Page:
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Woman driving for 6 months without insurance has prosecution dismissed.

Updated: Dec 9, 2023


Driving without insurance ireland. Women drving for 6 months without insurance has prosecution dismissed

Motorist unaware insurance company had cancelled her policy.



A WOMAN WHO WAS unknowingly driving without insurance for more than 6 months had her prosecution for driving without insurance dismissed at Cork District Court.


Miss W. had taken out a policy of insurance with her insurance company on 13 September 2021. She submitted her no-claims bonus, which was accepted, and paid the policy in full, €553.86.


Though she would ordinarily use her work email, on this occasion she decided to use her Gmail account, an account she rarely used.


Ms W held pet insurance, annual holiday insurance,
annual car hire excess insurance,
home insurance, health insurance and car insurance.
“She describes herself as risk averse”

She was stopped at a routine Garda checkpoint on 13 April 2022 in Douglas, Cork. Miss W’s vehicle NCT had expired, and she received a fixed charge penalty notice, which she later paid.


Miss W. had no penalty points and no convictions at this time.


In June 2022 Miss W’s car broke down and she decided to temporarily change her insurance over to her brother’s car while her own car was being fixed.


She rang her insurance company to arrange this, and they informed her that they had cancelled her insurance in October 2021, six months earlier.


This was the first that she had become aware of this. She had received no phone call or letter notifying her of this.


There had never been a previous claim.
This was a mistake by her insurance company.


Her insurance company stated that they had notified her by email, to the email account that she rarely used.


When she checked she discovered a number of emails from her insurance company.

The first, from 12 October 2021, and headed with her address stated:


“We have reason to believe that a claim has been made in the past five years and appears not to have been disclosed on the proposal. Could you please forward to us in writing the nature of any claim and the reason for non-disclosure? Please note that this could be a windscreen claim…Please ensure that we receive the above documents before 12/10/21 as a failure to do so will result in a notice of cancellation being issued”.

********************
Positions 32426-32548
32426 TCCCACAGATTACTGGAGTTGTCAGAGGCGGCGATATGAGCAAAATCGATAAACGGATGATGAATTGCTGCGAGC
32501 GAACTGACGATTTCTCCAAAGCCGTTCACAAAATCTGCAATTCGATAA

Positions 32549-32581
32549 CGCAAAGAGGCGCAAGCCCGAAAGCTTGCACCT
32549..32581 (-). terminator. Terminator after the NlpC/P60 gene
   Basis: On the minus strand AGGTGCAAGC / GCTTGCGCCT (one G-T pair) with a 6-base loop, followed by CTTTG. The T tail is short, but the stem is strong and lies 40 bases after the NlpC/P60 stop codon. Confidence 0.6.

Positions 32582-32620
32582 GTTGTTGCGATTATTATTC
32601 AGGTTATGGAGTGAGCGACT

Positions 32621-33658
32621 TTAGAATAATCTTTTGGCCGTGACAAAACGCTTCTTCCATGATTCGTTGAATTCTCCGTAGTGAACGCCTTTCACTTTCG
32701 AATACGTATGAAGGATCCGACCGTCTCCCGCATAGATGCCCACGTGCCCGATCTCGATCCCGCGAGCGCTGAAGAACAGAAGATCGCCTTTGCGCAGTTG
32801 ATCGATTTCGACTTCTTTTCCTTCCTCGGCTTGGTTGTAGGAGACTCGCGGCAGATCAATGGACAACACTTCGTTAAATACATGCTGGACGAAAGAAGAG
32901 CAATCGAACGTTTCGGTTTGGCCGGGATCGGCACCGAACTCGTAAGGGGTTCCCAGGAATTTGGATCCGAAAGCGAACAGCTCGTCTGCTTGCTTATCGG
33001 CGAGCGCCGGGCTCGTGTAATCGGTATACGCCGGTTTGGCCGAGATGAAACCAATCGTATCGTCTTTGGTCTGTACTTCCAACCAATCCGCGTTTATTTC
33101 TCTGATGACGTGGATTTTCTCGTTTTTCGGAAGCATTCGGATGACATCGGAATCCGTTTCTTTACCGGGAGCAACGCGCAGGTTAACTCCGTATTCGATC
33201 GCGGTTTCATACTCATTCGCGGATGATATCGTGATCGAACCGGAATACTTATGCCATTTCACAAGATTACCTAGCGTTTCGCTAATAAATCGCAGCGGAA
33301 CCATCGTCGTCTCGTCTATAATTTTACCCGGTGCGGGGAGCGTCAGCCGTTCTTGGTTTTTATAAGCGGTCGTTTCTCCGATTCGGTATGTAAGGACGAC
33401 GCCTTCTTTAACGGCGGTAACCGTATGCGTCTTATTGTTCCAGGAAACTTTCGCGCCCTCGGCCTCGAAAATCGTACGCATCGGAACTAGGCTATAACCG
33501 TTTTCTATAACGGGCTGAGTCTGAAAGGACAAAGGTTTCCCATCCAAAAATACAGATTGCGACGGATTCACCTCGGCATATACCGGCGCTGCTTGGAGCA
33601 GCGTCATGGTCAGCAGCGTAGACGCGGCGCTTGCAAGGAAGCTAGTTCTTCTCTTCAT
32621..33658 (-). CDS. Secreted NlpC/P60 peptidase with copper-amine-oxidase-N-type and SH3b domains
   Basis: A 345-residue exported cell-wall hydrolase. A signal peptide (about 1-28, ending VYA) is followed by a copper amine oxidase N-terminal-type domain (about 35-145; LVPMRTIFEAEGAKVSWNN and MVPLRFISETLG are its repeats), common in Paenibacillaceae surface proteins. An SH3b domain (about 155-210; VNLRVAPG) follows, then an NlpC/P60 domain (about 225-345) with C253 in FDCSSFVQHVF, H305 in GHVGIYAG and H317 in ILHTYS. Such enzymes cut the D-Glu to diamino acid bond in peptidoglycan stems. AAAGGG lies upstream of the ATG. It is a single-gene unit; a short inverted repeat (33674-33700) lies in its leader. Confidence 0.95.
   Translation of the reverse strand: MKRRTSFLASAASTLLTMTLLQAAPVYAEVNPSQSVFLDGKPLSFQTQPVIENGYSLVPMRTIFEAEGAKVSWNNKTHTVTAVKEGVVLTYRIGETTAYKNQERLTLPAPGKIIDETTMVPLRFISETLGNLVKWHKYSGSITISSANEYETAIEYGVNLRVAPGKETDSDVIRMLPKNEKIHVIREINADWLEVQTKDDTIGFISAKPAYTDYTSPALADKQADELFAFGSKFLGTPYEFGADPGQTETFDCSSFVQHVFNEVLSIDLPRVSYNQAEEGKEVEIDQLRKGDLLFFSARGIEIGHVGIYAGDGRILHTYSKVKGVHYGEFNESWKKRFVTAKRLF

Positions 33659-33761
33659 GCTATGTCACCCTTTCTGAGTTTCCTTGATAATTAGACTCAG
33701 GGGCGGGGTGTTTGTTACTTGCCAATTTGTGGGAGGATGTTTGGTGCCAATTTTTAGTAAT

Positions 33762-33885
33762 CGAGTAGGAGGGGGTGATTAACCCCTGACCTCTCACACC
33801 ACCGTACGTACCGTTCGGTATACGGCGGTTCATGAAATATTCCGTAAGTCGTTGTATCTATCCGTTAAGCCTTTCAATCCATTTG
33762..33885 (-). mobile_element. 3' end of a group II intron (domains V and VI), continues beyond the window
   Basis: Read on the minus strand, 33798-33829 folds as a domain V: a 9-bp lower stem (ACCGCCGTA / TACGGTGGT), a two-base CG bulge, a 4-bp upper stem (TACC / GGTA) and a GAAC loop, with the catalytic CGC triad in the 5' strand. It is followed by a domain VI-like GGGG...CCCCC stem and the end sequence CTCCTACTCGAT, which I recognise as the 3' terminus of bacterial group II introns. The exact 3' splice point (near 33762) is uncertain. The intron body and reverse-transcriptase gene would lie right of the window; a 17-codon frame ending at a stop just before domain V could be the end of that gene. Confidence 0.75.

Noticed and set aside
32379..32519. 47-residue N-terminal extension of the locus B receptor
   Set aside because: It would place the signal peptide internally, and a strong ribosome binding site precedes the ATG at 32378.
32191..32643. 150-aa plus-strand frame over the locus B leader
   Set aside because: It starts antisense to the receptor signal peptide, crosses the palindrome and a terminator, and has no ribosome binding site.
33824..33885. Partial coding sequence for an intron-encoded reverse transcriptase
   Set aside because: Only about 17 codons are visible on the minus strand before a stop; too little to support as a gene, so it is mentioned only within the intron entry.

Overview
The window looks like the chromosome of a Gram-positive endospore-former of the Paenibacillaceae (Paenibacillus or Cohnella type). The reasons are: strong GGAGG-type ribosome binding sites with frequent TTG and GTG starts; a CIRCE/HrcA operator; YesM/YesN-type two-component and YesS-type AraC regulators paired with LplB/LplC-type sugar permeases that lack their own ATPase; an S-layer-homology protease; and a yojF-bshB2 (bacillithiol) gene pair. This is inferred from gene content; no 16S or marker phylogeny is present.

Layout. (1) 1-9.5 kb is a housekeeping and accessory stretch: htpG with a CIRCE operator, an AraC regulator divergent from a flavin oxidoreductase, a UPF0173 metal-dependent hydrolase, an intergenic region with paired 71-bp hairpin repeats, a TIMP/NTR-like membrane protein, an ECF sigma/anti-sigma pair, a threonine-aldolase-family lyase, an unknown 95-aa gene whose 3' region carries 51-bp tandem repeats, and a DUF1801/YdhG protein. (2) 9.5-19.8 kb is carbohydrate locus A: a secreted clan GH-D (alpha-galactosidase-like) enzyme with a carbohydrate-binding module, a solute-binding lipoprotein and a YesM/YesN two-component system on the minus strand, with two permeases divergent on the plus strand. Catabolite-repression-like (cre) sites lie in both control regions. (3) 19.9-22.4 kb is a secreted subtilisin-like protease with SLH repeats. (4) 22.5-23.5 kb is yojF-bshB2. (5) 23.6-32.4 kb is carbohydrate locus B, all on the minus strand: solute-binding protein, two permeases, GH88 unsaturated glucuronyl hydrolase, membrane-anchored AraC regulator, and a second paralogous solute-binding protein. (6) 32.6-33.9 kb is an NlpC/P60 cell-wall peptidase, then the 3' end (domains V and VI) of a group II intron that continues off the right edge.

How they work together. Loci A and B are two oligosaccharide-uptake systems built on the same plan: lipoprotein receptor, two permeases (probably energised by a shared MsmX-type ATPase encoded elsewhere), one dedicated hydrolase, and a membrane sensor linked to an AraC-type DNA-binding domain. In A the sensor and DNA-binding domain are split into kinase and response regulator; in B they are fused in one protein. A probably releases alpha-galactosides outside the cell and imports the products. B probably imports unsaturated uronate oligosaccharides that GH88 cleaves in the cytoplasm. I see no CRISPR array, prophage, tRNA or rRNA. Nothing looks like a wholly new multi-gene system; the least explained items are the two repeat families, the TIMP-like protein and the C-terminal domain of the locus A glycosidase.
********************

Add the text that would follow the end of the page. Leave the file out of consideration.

There had never been a previous claim.


This was a mistake by her insurance company.


Another email dated 19 October, again bearing Miss W’s address, was headed:


“NOTIFICATION OF POLICY CANCELLATION.

Further to our previous correspondence you have not completed the actions outlined.

To the extent that we are required by the terms of the Road Traffic Act to give you at least ten days notice of cancellation, we hereby give you notice that all cover under the above policy will cease to operate with effect from midnight on 29/10/2021”.


Another email was sent on 29 October at 1:56pm notifying Miss W. that her insurance would be cancelled that night at 11:55pm.


One last email arrived on 9 December at 4:25pm inviting Miss W to enter a draw to be one of “12 lucky customers” who could win “12 months free car insurance”.


Miss W's policy had been cancelled for five weeks at this time.


She saw none of these emails.

____________






JUDGE JOANNE CARROLL heard evidence that Ms W had no previous convictions and was completely unknown to the Gardai.


Mr Horan told the court that Ms W held pet insurance, annual holiday insurance, annual car hire excess insurance, home insurance, health insurance and car insurance.



The insurance company refused to
speak to her directly,
communicating with her only by chat-box.


“She describes herself as risk averse” he said.


He told the court that she was a responsible member of the community and that her mental health had been very badly affected by the incident.


She described herself, he said, as someone who would never knowingly not have insurance while driving.


Through no fault of her own she now faced a conviction and disqualification from driving for two years because of her insurance company's mistake.


He was asking the court, given the extraordinary circumstances of the case to view the case in a particular way.


He told the court that a conviction would have "catastrophic consequences for her career". He said that she had always held insurance and was devastated to find out that her insurance had been cancelled and that she had not been written to about this.


Miss W held screenshots of the conversation she had had with a representative of the insurance company when she rang to complain.


The insurance company refused to speak to her directly, communicating with her only by chat-box.


When she asked to speak with a manager, she was told that “unfortunately managers don’t speak with customers directly”.


“In her job she needs to have Garda clearance, and this would be jeopardised if she were convicted” he said.


He told Judge Carroll that her voluntary evening class role teaching elderly people how to use computers would also be imperiled.


Judge Carroll agreed.


Taking into consideration Miss W’s previous good character, the fact that she had always held insurance and had paid her premium in full prior to having it cancelled, she dismissed the charge.

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